Other people may in fact be better than us at gathering news and information and distributing it electronically. Because they created that business, or because they have a different definition of news and information just as TV now does after starting in the same place we were, or because they start from scratch with a client base that wants that service and no other.

Or we might be equally good in both, although so far that is the exception. And I am speaking here not of the individual journalist, but of the news organization. But we are continually taken to task for not having created Google, etc. Well, why would we have? We were not in the online agglomeration and search business. We were in the newspaper business.

Yes, you publish where your audience is. But you also publish in a manner that you excel at. A railroad might cross-sell tickets with an airline, but a railroad doesn't really understand the airline business even though both businesses involve putting people and goods in containers and moving them across the country.

People keep saying the Internet is the future (as this debate from Chicago Reader:http://blogs.chicagoreader.com/news-bites/2008/06/18/will-newspapers-survive.) Nah, it's the present. Many of us may already be in a position where Internet operations will never be more than adjuncts, because the people who are mainly in the Internet business are going to define that, and with nine out of 10 dollars still coming from print, we are mainly in the print business.

We are trying to hold onto being universal providers of news, the common tongue. But that day is over. We can still be extremely good at what we do. But we will never be as successful at exploiting a new medium as a group created specifically to exploit that new medium. So we need to pay more attention to exploiting the old in new ways, and stop waiting for the new ship to magically carry us away from the old medium's problems.

So, yeah, we publish newspapers.

That said, your fourth graf, starting "Problem is," is also at the heart of the matter! And the fact is that they not only don't know how they use information, they also don't know how they use the paper.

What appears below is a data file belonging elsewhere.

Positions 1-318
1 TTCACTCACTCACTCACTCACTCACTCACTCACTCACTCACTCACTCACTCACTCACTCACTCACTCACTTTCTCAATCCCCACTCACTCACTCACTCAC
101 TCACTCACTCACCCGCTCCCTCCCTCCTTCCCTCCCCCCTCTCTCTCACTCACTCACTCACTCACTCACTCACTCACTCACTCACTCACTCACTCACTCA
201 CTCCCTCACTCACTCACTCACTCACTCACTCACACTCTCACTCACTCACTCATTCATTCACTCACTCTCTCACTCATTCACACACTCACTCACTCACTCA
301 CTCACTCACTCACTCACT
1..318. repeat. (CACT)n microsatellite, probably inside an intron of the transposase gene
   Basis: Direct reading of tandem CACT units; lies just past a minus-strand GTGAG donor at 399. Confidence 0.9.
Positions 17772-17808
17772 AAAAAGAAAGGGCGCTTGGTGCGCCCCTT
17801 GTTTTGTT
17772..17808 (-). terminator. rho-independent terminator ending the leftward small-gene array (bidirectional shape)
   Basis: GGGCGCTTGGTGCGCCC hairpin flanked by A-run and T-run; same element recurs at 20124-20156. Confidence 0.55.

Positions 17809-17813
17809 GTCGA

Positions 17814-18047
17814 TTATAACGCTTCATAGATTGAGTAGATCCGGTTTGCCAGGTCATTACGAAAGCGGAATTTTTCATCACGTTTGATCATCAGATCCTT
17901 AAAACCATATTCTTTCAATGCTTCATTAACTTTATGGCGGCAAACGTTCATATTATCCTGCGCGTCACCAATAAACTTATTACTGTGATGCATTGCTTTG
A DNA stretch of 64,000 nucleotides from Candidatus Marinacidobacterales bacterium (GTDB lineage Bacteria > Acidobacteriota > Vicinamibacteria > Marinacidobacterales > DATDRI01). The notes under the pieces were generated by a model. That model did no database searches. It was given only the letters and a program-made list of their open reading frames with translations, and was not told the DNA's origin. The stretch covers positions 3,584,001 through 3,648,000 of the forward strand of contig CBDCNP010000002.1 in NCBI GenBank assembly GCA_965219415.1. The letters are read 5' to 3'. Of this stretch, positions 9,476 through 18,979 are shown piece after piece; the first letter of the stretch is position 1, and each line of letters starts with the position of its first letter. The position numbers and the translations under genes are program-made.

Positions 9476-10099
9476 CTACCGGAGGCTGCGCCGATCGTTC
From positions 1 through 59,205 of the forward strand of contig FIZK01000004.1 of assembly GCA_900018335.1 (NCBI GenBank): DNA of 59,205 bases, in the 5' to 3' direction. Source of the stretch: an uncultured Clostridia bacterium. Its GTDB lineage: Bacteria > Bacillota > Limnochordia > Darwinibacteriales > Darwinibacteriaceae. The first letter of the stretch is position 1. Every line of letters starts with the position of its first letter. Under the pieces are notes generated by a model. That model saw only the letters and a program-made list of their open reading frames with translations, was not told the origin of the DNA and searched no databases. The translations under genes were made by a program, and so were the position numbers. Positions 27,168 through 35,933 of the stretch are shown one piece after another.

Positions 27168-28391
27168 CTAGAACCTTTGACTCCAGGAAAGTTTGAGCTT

Thanks for writing!

Doug Fisher said...

Indeed, that's always been the argument. But you know, Fedex and UPS run truck fleets as well as airlines as well as logistics operations. So we need to be careful conflating process with core competency.

Our core competency is information gathering. We happen to be skilled printers. But if we focus on that as our core competency, instead of just a skill, we risk doing what this industry already has gone a long way down the path of doing -- missing opportunities, failing to see massive change and adapting, etc. (I suspect that if, tomorrow, yaks suddenly became the preferred mode of transportation, you'd see a UPS logo on the sides of a whole herd of them, and it would quickly figure out how to adjust its business.)

The entire paradigm changes (gawd, now that I'm in academe I love that I get to write that stuff) next February.

When TV goes digital, so much digital space is going to open up (notwithstanding that Verizon bought most of it from the feds already) through digital sidebands on TV channels to "white space" devices that Google and others are pushing. That will completely change the R&D on those devices (now commonly called your cell phone). I suspect Moore's Law will again show up. You're already seeing it with the second-generation iPhone and cheaper entries from other makers, plus some high-end stuff from Nokia.

That thing on your belt or in your purse is going to be your computer. It will be mobile and, as a result, will be "always on." When I want to access information, I won't need the desktop or laptop. (Couple that with extremely high-speed connections through things like Verizon's FIOS when you do "dock," and things really change.) In such a situation, the paper might actually be a viable, but somewhat niche product, as a respite from the information onslaught.

Our problem is that we are in an interstitial era -- the predominant shape of technology has not come into view. We are, with desktops and laptops, still in a 1990s model of computing and telecommunications.

Any newsroom not preparing for that change when most of the world is mobile and always on is in trouble. Yet, that is not a core competency either. So, yeah, you're going to need the trucks for a while, and the presses. But you might need the yaks too.